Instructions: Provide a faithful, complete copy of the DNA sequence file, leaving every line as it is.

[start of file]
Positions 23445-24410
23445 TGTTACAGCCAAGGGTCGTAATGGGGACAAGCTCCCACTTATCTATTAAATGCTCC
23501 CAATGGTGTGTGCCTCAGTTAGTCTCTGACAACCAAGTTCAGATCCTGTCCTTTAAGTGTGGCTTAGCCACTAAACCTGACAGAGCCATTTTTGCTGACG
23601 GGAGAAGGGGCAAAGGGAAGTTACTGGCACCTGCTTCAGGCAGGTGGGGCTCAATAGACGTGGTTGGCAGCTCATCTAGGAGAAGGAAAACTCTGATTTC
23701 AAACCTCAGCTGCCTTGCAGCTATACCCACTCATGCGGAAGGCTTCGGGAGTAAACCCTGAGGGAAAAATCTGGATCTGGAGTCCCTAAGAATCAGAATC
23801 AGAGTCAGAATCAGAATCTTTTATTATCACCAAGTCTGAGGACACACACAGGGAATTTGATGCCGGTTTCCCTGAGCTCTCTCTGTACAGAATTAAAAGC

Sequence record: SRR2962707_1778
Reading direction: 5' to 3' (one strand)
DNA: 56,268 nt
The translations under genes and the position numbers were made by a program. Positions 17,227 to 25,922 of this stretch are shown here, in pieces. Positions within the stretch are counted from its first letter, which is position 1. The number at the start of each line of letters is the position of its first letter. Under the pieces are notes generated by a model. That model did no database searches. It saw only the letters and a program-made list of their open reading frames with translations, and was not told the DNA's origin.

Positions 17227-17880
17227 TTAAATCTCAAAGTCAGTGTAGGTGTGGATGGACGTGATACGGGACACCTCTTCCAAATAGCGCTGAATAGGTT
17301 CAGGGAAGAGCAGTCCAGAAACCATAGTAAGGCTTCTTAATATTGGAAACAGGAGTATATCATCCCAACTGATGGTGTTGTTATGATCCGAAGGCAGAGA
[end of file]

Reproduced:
Positions 23445-24410
23445 TGTTACAGCCAAGGGTCGTAATGGGGACAAGCTCCCACTTATCTATTAAATGCTCC
23501 CAATGGTGTGTGCCTCAGTTAGTCTCTGACAACCAAGTTCAGATCCTGTCCTTTAAGTGTGGCTTAGCCACTAAACCTGACAGAGCCATTTTTGCTGACG
23601 GGAGAAGGGGCAAAGGGAAGTTACTGGCACCTGCTTCAGGCAGGTGGGGCTCAATAGACGTGGTTGGCAGCTCATCTAGGAGAAGGAAAACTCTGATTTC
23701 AAACCTCAGCTGCCTTGCAGCTATACCCACTCATGCGGAAGGCTTCGGGAGTAAACCCTGAGGGAAAAATCTGGATCTGGAGTCCCTAAGAATCAGAATC
23801 AGAGTCAGAATCAGAATCTTTTATTATCACCAAGTCTGAGGACACACACAGGGAATTTGATGCCGGTTTCCCTGAGCTCTCTCTGTACAGAATTAAAAGC

Sequence record: SRR2962707_1778
Reading direction: 5' to 3' (one strand)
DNA: 56,268 nt
The translations under genes and the position numbers were made by a program. Positions 17,227 to 25,922 of this stretch are shown here, in pieces. Positions within the stretch are counted from its first letter, which is position 1. The number at the start of each line of letters is the position of its first letter. Under the pieces are notes generated by a model. That model did no database searches. It saw only the letters and a program-made list of their open reading frames with translations, and was not told the DNA's origin.

Positions 17227-17880
17227 TTAAATCTCAAAGTCAGTGTAGGTGTGGATGGACGTGATACGGGACACCTCTTCCAAATAGCGCTGAATAGGTT
17301 CAGGGAAGAGCAGTCCAGAAACCATAGTAAGGCTTCTTAATATTGGAAACAGGAGTATATCATCCCAACTGATGGTGTTGTTATGATCCGAAGGCAGAGA